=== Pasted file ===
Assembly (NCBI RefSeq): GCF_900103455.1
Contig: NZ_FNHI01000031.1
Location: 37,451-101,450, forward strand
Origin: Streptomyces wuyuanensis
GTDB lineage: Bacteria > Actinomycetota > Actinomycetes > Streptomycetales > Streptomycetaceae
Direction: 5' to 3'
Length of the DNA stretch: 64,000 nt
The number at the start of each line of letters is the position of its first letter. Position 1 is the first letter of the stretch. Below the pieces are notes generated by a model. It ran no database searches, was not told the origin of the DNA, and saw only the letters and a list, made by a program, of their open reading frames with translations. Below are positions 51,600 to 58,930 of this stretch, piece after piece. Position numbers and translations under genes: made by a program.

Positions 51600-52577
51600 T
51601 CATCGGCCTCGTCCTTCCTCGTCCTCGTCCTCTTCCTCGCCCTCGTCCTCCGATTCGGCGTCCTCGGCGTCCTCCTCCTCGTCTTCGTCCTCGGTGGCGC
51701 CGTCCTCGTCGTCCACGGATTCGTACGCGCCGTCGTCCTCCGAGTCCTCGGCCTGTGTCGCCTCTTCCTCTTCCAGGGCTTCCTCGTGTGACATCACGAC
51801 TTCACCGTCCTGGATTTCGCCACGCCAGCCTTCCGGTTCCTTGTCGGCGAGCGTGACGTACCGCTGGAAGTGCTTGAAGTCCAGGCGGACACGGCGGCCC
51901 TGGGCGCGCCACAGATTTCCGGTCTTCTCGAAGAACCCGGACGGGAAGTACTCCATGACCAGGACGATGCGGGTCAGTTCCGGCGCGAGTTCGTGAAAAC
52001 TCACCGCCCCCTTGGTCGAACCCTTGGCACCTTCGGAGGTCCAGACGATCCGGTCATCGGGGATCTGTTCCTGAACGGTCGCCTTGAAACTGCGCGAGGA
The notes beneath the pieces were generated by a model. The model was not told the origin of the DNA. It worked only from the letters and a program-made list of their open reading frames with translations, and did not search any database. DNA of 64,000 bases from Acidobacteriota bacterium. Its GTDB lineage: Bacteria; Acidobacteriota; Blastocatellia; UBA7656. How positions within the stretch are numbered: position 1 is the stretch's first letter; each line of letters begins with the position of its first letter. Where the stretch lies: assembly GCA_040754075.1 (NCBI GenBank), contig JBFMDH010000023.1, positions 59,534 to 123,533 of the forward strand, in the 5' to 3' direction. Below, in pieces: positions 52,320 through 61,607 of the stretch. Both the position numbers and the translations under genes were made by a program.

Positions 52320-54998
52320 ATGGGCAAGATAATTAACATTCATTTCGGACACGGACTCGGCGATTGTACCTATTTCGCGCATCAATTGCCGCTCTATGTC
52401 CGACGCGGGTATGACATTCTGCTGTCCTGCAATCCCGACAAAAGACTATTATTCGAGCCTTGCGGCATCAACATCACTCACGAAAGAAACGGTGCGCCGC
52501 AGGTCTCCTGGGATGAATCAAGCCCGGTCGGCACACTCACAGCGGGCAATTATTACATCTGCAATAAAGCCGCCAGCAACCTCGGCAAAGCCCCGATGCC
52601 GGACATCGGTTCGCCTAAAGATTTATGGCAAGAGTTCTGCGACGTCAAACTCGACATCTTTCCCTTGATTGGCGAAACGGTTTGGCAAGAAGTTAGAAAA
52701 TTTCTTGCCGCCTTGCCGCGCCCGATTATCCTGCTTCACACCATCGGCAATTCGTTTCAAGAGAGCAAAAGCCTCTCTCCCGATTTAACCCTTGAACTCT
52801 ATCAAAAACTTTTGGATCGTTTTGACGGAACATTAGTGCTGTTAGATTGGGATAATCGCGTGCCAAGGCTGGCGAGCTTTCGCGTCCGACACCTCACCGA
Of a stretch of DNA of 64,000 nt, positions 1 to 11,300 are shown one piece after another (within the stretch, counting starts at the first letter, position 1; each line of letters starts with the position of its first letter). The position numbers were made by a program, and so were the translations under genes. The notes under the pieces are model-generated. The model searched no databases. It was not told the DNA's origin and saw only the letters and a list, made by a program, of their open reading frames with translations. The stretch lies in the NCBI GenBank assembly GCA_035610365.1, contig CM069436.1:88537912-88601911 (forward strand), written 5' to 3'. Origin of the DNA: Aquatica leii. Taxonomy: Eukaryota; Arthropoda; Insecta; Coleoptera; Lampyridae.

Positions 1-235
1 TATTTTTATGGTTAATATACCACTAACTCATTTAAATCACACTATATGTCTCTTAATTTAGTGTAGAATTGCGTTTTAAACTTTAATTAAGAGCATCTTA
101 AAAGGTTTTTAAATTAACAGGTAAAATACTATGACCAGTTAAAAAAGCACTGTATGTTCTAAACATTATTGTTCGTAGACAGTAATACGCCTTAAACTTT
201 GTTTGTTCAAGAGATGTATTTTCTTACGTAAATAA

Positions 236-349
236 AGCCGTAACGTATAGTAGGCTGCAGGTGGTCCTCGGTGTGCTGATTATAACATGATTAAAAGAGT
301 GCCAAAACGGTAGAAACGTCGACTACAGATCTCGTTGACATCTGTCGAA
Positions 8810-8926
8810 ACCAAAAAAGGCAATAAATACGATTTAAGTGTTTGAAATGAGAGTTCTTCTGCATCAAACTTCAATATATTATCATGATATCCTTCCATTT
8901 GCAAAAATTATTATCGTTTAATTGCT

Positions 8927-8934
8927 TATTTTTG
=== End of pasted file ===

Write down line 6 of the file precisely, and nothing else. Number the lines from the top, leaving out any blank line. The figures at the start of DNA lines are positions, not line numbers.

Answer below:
Direction: 5' to 3'